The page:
(Bloomberg) — The World Bank is set to wield outsized influence over how we finance the energy transition, which could dwarf promised efforts by Wall Street giants like JPMorgan Chase & Co. or BlackRock to help cut emissions.
Indeed, without the World Bank and so-called multilateral development banks (MDBs), the dollars on the balance sheets of financial companies may never be reallocated to climate positive investments of the scale needed to slow catastrophic warming.
Just as the Bretton Woods Foundation created the institution to help rebuild war-torn Europe, there is a theory that multilateral development banks could become the basis of a new Marshall Plan for the planet.
While asset managers, banks and insurers with more than $140 trillion in assets have promised to fund zero emissions by 2050, only a fraction of that money has been used to tackle the climate crisis. Getting financing to where it is needed most – developing economies – requires overcoming several investment hurdles, including credit rating restrictions, foreign exchange risk and the potential for an emerging market debt crisis. In short, there are not enough public funds to finance the transition and private capital sources are not sufficiently incentivized to bridge the gap.
That’s where the multilateral development banks come in: As Larry Fink, CEO of BlackRock, has argued, the World Bank and International Monetary Fund would be more helpful in the transition to clean energy if they acted like insurance companies that reduce risks for private investors.
Similarly, the Sustainable Markets Initiative suggested that multilateral development banks create a “large pool of funds” that can provide “first-loss” or “second-loss” guarantees, meaning that they will be the first or second in a row to incur losses in the loan portfolio, thus reducing risks. And raising the credit rating of other buyers in order to “stimulate a large multiplier of private sector investment and financing.”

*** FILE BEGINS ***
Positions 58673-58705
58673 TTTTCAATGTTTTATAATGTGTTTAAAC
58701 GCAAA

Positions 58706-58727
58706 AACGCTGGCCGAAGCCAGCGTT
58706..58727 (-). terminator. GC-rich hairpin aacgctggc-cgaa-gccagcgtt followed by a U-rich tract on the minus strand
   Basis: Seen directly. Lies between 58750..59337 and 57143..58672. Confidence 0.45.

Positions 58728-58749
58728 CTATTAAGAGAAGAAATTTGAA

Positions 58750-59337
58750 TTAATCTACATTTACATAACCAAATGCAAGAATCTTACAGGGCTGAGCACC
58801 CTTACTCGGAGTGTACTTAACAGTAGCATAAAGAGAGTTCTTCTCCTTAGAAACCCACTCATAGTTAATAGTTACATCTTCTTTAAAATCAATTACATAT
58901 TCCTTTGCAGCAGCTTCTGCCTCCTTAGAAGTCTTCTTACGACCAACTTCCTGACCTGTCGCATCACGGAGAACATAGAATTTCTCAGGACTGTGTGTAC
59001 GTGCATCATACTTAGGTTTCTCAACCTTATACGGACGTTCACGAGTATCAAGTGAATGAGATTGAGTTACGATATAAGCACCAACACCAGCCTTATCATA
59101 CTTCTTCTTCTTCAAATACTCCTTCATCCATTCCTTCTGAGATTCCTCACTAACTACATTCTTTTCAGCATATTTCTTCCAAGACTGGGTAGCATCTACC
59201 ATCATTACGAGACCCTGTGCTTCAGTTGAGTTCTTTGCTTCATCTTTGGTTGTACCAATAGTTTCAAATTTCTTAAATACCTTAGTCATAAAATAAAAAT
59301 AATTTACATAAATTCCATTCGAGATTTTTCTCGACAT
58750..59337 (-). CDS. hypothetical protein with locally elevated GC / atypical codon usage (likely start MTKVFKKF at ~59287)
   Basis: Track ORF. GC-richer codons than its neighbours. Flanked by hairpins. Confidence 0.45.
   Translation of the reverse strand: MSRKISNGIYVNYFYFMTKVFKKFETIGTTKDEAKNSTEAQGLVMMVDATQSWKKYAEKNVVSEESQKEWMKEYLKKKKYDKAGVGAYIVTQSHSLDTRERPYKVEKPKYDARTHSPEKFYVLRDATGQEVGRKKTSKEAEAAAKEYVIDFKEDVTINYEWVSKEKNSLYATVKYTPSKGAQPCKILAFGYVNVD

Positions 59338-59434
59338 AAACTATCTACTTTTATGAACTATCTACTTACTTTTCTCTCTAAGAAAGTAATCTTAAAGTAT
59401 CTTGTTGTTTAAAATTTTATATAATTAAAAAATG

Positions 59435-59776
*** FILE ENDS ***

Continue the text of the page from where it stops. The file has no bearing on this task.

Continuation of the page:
Of course, such an approach is not without risk or criticism. “Wall Street may be saying to the MDB that we need you to de-risk us, but should Wall Street support really be a primary goal of these publicly funded institutions?” said Sonya Dunlop, who oversees the work of the E3G Climate Change Research Center at Public Banks.
Nick Otiello, vice president of environmental, social and governance strategy at State Street Corp. He is also the Director of Impact at the Investor Leadership Network. He said that while these criticisms are true, delivering the energy transition in the time frame required to curb global warming means finding a way to involve private financing.
MBD shareholders may ask, “Why should it be my turn to de-risk private investments with taxpayers’ money?” Autiello said. “But that’s not the right way to look at it.” History has shown us that public and philanthropic investment, if properly targeted, can unlock huge amounts of private investment, and it is critical that we mobilize every resource we have to solve the climate crisis, Otiello said. It is this potential that drives the momentum for change.World leaders at the UN’s COP27 climate talks in November called for retooling MBDs to support climate action by “mobilizing” capital from private equity investors.
French President Emmanuel Macron, along with Barbadian Prime Minister Mia Motley, a major proponent of development finance reform, plan to hold a summit in June in Paris to focus on the environmental role of multilateral development banks. Meanwhile, India said reforming the Mediterranean Development Bank is among the priorities of its G20 presidency, and world leaders are expected to discuss the topic at the meeting in September.
The hope is that pressure like this will start paying off. And it may be.
In response to requests from the United States and other contributing countries, the World Bank has put forward a new “road map” that will boost its lending capacity to address climate change. “Multilateral development banks have a rare opportunity to define the future of climate finance,” said E3G’s Dunlop. “Compared to private banks, public banks control a relatively small amount of money available for climate investments. However, they have unparalleled power to determine financial trends.”